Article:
From Cosmos to Man and back again. A reading of Atlas Mnemosyne, Panel B The A, B, and C Panels that open Aby Warburg’s Mnemosyne Atlas define the “orientation” and coordinates (geographical, historical, cultural) of the Atlas as a whole, and set the grid for the analysis of the manifestations of the Classical tradition. While the first panel, Panel A, presents the three different “maps” of reality (cosmological, geographical, genealogical), Panel B focuses on one of the implicit themes of Panel A: the relationship between macro and microcosm and the consequences of the system that this relationship comes to design. The images of this panel seem to all present the human body as a central figure. The need to represent and relate the human body to the cosmos is, in fact, expressed in this series of images that relate to the influences of the cosmos on man, establishing a correspondence between their respective systems. In the figures picked up on the panel, we see how from the Hellenistic to the Medieval and until to the Modern era, the human body is subordinated to the influences from planets and stars, first in a daemonic and then in a magical way. Only in two Renaissance examples, the scheme of this harmonious relationship is portrayed in a geometrical and logical form (Leonardo da Vinci). Human body is no longer subjected to the astral powers but is freed from cosmic influences. It is Leonardo's Man that will give his proportional measures to cosmos, not vice versa. Anthropocentrism instead of andropathia.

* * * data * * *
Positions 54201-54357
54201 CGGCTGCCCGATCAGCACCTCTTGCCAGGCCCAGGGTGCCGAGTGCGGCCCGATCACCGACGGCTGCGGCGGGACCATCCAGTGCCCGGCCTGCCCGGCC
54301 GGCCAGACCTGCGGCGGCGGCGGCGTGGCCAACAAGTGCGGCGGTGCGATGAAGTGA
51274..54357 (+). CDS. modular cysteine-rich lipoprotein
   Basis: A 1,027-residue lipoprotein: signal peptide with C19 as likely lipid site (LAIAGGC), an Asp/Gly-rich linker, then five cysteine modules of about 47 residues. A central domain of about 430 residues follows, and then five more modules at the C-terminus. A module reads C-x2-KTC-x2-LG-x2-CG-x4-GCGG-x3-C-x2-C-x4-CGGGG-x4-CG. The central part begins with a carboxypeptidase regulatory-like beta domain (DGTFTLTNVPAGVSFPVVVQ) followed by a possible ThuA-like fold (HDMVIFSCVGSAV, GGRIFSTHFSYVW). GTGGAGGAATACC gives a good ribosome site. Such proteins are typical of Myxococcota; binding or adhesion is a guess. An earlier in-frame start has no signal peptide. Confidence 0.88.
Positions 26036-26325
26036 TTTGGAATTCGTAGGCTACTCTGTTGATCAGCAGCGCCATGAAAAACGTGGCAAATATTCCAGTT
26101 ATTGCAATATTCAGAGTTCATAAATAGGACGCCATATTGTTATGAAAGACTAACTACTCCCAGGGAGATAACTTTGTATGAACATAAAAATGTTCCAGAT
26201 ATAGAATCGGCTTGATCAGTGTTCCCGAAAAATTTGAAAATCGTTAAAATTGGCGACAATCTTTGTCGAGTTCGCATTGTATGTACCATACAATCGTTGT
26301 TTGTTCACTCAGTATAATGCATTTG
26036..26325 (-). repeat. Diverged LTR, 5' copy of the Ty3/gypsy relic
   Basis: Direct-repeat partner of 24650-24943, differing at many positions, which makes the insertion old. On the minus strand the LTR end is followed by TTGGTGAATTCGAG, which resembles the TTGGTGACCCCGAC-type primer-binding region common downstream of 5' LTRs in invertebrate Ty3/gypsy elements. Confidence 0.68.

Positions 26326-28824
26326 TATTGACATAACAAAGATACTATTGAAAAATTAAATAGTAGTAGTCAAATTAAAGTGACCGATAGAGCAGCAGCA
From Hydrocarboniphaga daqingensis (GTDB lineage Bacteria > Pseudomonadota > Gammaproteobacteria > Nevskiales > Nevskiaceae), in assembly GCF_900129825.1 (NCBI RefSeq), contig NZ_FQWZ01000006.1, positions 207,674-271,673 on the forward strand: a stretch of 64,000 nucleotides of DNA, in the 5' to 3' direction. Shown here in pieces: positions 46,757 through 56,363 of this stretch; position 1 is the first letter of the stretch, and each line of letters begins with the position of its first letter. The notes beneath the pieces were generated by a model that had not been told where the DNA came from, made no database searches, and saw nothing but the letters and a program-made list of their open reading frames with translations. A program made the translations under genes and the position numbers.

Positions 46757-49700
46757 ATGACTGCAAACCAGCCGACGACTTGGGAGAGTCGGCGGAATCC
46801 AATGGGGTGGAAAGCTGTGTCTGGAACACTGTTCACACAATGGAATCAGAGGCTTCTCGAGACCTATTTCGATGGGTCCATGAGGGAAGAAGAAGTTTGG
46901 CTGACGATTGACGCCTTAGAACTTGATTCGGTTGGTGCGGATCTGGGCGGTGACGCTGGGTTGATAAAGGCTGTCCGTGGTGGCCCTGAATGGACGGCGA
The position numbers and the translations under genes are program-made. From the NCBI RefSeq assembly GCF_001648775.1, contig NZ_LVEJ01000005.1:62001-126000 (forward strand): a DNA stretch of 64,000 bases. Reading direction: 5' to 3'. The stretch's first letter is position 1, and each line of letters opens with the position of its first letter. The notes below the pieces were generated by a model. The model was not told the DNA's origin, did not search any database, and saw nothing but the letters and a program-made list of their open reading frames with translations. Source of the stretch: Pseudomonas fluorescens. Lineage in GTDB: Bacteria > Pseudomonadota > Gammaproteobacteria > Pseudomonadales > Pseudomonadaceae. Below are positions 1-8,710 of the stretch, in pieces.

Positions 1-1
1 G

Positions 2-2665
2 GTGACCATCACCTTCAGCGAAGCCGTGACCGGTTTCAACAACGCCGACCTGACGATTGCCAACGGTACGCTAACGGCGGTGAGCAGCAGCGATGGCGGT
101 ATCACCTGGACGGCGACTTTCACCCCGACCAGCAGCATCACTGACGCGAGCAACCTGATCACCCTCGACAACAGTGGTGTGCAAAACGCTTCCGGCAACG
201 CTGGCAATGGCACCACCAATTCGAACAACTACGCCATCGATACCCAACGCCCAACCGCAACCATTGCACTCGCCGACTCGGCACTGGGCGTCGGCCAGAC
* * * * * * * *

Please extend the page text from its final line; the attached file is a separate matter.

From the Cosmos to Man and back : a reading of Plate B in Aby Warburg's Mnemosyne Atlas

Monica Centanni;Maria Bergamo
2017

Abstract

From Cosmos to Man and back again. A reading of Atlas Mnemosyne, Panel B The A, B, and C Panels that open Aby Warburg’s Mnemosyne Atlas define the “orientation” and coordinates (geographical, historical, cultural) of the Atlas as a whole, and set the grid for the analysis of the manifestations of the Classical tradition. While the first panel, Panel A, presents the three different “maps” of reality (cosmological, geographical, genealogical), Panel B focuses on one of the implicit themes of Panel A: the relationship between macro and microcosm and the consequences of the system that this relationship comes to design. The images of this panel seem to all present the human body as a central figure. The need to represent and relate the human body to the cosmos is, in fact, expressed in this series of images that relate to the influences of the cosmos on man, establishing a correspondence between their respective systems. In the figures picked up on the panel, we see how from the Hellenistic to the Medieval and until to the Modern era, the human body is subordinated to the influences from planets and stars, first in a daemonic and then in a magical way. Only in two Renaissance examples, the scheme of this harmonious relationship is portrayed in a geometrical and logical form (Leonardo da Vinci). Human body is no longer subjected to the astral powers but is freed from cosmic influences. It is Leonardo's Man that will give his proportional measures to cosmos, not vice versa. Anthropocentrism instead of andropathia.
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Utilizza questo identificativo per citare o creare un link a questo documento: http://hdl.handle.net/11578/271997
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